Dying Without a Will
Many will be surprised (possibly unpleasantly) by the formula prescribed in various states legislation, if a person dies without a valid will.
Each state has a formula prescribing the proportions that spouses and children will receive. They often prescribe that a spouse will receive the first $100,000, and half to one-third of the balance. The children may receive half to the other two thirds. In Tasmania and New South Wales, the spouse often receives everything.
This may give an answer that is acceptable in simple circumstances, but if you have separated and not divorced or blended families with children from different relationships, the answer may be very much contrary to what would generally be deserved or expected.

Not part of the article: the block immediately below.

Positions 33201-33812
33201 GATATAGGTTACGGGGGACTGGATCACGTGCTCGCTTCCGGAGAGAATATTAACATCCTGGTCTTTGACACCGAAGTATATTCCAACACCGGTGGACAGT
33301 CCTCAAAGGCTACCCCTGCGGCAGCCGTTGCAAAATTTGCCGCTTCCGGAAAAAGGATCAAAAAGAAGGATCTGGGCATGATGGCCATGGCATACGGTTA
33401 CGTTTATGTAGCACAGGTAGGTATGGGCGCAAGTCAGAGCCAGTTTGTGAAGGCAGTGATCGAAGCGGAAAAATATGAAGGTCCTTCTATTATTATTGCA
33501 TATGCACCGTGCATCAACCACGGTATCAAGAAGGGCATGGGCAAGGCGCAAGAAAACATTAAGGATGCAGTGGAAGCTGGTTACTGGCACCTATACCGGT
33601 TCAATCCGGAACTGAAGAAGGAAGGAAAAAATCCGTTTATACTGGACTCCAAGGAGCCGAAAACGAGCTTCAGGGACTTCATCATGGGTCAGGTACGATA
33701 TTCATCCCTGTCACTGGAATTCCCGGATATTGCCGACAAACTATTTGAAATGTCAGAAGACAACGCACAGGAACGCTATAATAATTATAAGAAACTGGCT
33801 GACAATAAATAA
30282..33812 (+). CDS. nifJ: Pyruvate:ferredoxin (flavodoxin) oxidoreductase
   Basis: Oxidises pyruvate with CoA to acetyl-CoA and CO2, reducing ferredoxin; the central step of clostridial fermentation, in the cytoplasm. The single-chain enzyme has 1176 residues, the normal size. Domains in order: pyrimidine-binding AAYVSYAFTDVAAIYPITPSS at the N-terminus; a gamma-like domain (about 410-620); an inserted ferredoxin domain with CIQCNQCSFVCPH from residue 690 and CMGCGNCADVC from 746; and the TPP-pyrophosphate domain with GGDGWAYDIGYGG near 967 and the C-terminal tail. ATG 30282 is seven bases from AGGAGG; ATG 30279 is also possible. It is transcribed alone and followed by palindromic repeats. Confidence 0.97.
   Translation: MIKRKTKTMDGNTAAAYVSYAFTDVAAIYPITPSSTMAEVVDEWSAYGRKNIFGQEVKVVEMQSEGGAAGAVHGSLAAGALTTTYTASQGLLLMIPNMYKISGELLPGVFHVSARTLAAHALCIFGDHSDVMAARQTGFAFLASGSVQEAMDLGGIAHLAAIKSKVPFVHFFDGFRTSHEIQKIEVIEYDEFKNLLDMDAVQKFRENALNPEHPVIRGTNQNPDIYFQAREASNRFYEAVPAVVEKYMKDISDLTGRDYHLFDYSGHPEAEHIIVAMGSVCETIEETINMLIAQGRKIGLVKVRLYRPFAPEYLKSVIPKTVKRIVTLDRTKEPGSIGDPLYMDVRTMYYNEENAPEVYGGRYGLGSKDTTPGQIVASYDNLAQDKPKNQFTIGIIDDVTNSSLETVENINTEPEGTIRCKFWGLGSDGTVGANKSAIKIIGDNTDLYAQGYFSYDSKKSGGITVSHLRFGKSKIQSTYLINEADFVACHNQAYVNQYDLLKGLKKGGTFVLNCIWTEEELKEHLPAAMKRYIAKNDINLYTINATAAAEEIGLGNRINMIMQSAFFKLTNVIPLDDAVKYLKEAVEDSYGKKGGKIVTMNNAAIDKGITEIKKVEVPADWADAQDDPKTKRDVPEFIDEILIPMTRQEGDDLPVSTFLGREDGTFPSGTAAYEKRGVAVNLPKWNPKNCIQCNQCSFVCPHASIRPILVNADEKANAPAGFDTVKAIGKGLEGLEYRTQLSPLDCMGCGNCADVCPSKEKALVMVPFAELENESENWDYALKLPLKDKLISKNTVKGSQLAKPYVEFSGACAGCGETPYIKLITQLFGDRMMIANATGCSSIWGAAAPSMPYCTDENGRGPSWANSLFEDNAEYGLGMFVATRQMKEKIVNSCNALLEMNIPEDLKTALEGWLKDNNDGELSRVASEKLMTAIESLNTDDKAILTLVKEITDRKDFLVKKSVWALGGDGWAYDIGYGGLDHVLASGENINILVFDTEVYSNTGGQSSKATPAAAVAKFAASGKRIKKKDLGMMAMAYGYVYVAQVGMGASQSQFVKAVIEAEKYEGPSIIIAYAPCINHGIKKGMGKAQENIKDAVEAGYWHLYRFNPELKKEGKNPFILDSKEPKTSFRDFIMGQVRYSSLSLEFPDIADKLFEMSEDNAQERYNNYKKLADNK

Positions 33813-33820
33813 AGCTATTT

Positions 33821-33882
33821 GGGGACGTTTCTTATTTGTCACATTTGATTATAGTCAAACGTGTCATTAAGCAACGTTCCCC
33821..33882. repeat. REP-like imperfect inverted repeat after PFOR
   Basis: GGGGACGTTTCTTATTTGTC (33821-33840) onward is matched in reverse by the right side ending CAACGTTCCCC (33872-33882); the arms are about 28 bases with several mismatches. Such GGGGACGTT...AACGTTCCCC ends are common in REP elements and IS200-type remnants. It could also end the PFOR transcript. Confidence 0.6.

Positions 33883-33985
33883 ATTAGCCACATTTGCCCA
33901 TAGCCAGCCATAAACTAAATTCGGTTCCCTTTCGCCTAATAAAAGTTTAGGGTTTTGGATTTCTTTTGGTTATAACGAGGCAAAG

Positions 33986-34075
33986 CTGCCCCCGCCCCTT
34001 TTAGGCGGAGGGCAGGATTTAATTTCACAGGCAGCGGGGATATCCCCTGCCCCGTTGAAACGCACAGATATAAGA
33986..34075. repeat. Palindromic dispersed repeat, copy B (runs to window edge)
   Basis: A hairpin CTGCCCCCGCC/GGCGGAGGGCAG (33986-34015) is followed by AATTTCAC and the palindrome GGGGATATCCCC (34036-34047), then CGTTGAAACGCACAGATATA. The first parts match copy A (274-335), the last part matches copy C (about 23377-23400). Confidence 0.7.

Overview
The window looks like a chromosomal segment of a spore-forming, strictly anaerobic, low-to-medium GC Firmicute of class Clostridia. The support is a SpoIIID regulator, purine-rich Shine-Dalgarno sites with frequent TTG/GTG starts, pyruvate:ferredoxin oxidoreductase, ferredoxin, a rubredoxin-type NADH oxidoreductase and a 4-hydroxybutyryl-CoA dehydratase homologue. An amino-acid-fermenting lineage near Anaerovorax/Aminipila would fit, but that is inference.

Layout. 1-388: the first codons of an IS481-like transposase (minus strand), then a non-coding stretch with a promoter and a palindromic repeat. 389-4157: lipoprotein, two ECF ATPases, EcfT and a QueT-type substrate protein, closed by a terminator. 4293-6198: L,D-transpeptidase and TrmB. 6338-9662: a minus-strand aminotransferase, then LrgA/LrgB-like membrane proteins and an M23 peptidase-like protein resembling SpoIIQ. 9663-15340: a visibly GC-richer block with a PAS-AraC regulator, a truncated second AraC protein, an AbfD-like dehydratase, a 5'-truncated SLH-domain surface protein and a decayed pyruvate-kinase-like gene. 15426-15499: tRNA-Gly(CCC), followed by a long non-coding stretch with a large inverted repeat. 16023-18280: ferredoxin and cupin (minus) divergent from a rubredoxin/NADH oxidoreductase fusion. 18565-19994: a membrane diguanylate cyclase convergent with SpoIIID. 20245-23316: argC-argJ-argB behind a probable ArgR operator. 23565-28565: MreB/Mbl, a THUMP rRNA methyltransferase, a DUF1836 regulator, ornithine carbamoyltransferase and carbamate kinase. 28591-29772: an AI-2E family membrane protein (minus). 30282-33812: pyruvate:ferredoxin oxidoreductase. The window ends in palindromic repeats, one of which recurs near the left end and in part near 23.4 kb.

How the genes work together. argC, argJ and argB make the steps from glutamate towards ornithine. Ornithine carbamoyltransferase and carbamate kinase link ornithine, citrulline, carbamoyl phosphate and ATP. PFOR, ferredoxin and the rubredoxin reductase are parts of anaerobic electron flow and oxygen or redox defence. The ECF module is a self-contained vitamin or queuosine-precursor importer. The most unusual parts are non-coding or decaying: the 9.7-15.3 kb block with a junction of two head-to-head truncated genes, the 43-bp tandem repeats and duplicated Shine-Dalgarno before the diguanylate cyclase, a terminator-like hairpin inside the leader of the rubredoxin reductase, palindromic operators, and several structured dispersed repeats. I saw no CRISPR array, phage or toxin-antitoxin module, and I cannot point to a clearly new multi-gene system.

The only way to avoid the uncertainty is to make a will.
Having made a will, it is then important to ensure that it is up to date and deals with changed circumstances. It can also be impossible to change a will if the person loses capacity – this is generally a result of dementia.